Real-life strategies for reducing children’s screen time

Many parents are concerned about the amount of time their children spend with screens. And with good reason! Research shows that screen time gets in the way of activities known to be good for young children, like playing creatively and interacting with caring grownups. And kids who spend less time with screens fall asleep faster, sleep longer, eat healthier, and get more exercise.1 

Helping Babies Entertain Themselves Screen-Free

Marketers position screen devices as the only option for keeping a baby stimulated while overstressed parents get much needed down-time. Parents, already under pressure to constantly entertain babies, are seeking ways to be good nurturers and still get some time to themselves. The good news is that there is a great alternative that promotes healthy development and gives parents time for a breather— encouraging screen-free independent play.

Facing the Screen Dilemma: Young Children, Technology and Early Education

Did you know: that on any given day, 64% of babies between 1 and 2 watch TV and videos for an average of slightly over 2 hours; that in 2011 there were 3 million downloads just of Fisher Price apps for infants and toddlers; that estimates of how much time preschoolers spend on average with screen media range from at least 2.2 hours to as much as 4.6 hours per day?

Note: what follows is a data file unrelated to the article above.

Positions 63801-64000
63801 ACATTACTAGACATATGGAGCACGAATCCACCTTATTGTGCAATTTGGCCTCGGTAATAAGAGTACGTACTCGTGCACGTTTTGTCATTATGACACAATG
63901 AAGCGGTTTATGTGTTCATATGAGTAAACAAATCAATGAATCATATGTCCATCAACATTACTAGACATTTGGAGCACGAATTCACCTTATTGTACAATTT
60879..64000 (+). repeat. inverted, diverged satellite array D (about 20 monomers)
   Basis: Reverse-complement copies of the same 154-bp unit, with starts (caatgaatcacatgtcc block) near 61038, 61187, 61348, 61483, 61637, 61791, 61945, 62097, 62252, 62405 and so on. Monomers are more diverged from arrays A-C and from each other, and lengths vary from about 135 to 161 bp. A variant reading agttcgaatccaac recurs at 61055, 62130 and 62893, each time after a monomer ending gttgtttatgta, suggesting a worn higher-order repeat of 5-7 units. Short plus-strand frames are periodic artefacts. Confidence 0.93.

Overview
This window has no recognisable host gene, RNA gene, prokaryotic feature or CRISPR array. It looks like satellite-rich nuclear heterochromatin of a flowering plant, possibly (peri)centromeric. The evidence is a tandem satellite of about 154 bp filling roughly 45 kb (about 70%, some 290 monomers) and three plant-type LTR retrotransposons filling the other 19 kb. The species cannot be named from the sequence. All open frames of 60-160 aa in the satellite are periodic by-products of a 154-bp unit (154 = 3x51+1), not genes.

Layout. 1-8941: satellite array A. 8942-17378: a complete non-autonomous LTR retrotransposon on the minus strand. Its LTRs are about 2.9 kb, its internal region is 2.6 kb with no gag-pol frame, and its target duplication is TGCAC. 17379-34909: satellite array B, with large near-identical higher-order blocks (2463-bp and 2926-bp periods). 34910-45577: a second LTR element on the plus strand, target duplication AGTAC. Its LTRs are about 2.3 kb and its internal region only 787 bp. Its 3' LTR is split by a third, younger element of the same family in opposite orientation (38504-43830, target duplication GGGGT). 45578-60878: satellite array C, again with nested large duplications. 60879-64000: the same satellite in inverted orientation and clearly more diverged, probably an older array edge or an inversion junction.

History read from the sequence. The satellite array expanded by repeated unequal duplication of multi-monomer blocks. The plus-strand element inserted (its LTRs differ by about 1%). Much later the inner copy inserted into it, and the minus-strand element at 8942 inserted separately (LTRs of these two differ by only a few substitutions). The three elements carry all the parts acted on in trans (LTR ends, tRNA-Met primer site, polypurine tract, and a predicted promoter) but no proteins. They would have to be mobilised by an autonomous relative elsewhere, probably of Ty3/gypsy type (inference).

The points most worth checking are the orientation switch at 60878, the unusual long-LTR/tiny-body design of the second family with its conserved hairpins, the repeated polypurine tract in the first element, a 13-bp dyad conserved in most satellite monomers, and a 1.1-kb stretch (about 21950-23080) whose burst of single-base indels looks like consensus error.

Ten Things You Can Do to Reclaim Childhood from Corporate Marketers

Here are ten things you can do to reclaim childhood from corporate marketers. Download the printable version of this list.

1. Carve out commercial-free time. Make creative and outdoor play the norm. Have family nights for games, projects and other fun.

2. Limit screen time. Pediatricians recommend: A. NO screen time for kids under two; B. Time limits for older kids; C. Keep bedrooms screen free

Consuming Kids: The Commercialization of Childhood

Consuming Kids is a brand new and critically-acclaimed film from the Media Education Foundation featuring the CCFC staff and Steering Committee. The film is an eye-opening account of the pervasive and pernicious effects of children’s advertising on the health and well-being of kids.

CCFC members all over the country are organizing local screenings of Consuming Kids. A screening is the perfect way to raise awareness about the commercialization of childhood and to connect with other local parents and activists.

Screen-Free Week Organizer's Kit

Screen-Free Week is a national celebration where children, families, schools, and whole communities turn off entertainment screen media (TV, video games, apps, etc.) and spend time playing, creating, reading, exploring nature, and enjoying family and friends. Organizing a Screen-Free Week is easy with our step-by-step how-to guide. The guide includes directions on how to get started, loads of examples and best practices, lesson plans, printouts, fact sheets and so much more.

The Screen-Free Guide to Showers for Harried Parents of Infants and Toddlers

When you need to get clean, you don't need a screen! “But how can I take a shower?” comes up a lot in conversations about discouraging screen time for infants and toddlers. So we put out the word and got back some fabulous suggestions from busy parents. If there’s another adult in the house, you can cover for each other. Showering during naps or after bedtime are other possibilities. But when you’re on your own, everyone’s awake, and you desperately need to get clean, try these ideas:


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